"The intellectually sophisticated and rigorously supported arguments in this volume show how the deviant body has been constructed and the uses to which it has been put in western societies. Without question "Deviant Bodies" shows the value of multi-disciplinary critical approaches in unraveling the powerfully complex and problematic relationship between so-called deviant behavior and the bodies of socially marginalized groups."- Evelynn Hammonds. "Deviant Bodies" argues that bodies are knowable only through culture and history; they are not in any simple way natural, nor are they ever free of relations of power. Modern life sciences and medicien, and the popular perceptions they engender, have not merely observed and reported on bodies - they construct them through particular investigatory techniques and culturally informed research goals. A number of essays trace the construction of particular deviant bodies, including the homosexual body, the HIV-infected body, the infertile body, the deaf body, the colonized body, and the criminal body. Other chapters reveal how whole categories of peopleNwomen, Jews, Native Americans, BlacksNhave been designated fundamentally deviant not by virtue of symptoms they manifest, but because of their subordinate location in systems for distinguishing gender, ethnicity, and race. Together the essays in this volume stree that concepts of deviancy have been used to shore up notions of what is normal - often a white, heterosexual, healthy, male body, and what is not. "Deviant Bodies" reveals that the normal and healthy body is a fiction of science, and documents the subversive resistance of the deviant body. The contributors are Anne Fausto-Sterling, Carol Groneman, Lisa Handwerker, David G. Horn, Janice Irvine, Susan Jahoda, M. Susan Lindee, K. Tsianina Lomawaima, Nicholas Mirzoeff, Dorothy Nelkin, Cindy Patton, Robert Proctor, Alan Swedlund, Jennifer Terry, Rachel Tolen, and Jacqueline Urla.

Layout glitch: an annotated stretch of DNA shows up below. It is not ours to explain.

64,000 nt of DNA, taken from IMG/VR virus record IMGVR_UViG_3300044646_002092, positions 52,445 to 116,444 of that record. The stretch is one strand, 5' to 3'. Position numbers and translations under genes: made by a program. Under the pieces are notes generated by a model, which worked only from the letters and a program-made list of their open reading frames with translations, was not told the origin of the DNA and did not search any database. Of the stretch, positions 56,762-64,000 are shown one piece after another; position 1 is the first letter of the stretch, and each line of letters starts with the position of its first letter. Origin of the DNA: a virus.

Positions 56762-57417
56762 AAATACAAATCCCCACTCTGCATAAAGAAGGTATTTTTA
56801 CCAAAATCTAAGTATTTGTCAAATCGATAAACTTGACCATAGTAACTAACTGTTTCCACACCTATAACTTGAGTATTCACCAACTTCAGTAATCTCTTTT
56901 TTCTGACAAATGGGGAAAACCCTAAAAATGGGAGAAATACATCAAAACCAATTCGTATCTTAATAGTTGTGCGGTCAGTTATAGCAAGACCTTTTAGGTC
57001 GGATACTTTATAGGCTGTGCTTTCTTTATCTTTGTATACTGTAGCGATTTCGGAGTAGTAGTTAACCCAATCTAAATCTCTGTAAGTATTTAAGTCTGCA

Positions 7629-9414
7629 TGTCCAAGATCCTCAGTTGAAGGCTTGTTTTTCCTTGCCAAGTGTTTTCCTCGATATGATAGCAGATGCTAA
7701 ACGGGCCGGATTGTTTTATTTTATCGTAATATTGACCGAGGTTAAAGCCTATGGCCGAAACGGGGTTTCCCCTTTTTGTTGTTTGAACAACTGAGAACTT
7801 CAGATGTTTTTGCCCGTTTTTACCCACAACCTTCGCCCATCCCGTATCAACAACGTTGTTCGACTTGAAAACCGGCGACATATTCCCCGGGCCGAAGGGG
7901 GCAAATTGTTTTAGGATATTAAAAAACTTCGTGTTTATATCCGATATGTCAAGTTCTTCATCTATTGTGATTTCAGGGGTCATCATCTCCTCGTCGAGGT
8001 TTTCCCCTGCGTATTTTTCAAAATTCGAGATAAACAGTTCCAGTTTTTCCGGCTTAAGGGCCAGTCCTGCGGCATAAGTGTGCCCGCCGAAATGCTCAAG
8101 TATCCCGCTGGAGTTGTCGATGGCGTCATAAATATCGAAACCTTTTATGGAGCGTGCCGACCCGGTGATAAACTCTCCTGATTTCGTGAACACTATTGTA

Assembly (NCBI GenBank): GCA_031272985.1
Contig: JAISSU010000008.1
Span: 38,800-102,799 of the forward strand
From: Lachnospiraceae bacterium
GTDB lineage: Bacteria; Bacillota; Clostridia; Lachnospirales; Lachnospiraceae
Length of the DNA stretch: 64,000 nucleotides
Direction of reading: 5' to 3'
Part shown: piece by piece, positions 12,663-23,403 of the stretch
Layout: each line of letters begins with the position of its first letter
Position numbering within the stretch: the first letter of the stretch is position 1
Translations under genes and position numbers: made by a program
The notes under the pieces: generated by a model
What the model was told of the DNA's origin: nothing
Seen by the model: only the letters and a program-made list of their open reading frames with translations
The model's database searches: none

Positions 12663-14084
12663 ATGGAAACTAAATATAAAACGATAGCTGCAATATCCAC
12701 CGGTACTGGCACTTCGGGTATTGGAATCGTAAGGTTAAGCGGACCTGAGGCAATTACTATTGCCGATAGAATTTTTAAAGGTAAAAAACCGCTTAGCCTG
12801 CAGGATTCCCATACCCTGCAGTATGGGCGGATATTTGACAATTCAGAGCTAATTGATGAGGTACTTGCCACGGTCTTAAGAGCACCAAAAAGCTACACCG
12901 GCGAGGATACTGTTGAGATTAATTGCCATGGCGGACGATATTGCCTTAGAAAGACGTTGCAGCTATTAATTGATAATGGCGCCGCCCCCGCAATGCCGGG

"synopsis" may belong to another edition of this title.
JENNIFER TERRY, assistant Professor of Values in Science and Technology in the Division of Comparative Studies at Ohio State University, has written articles on queer theory, women and medical surveillance, and the history of sexual science in the United States. She is at work on a book entitled Siting Homosexuality: A History of Surveillance and the Scientific Production of Deviant Bodies. JACQUELINE URLA is Assistant Professor of Anthropology at the University of Massachusetts, Amherst. She is working on a collaborative research project exploring the representation of whiteness in native peoples’ art, material culture, and visual media.Review:
"... the papers in Deviant Bodies reveal an ongoing Western preoccupation with the sources of identity and human character. Times Literary Supplement "Highly recommended for cultural studies ... "The Reader's Review "It would be useful for upper-level undergraduate and graduate courses in the sociology of the body, the history and sociology of science and medicine, and women's studies courses, particularly those exploring the feminist critiques of science and medicine." Contemporary Sociology "... a powerful deconstruction of the scientific gaze in configuring bodily deviance as a means of legitimating the social order within multiple historical and social contexts... the many excellent selections will make for compelling reading for students of medical anthropology and the history of science." American Anthropologist
"About this title" may belong to another edition of this title.
(No Available Copies)
If you know the book but cannot find it on AbeBooks, we can automatically search for it on your behalf as new inventory is added. If it is added to AbeBooks by one of our member booksellers, we will notify you!Create a Want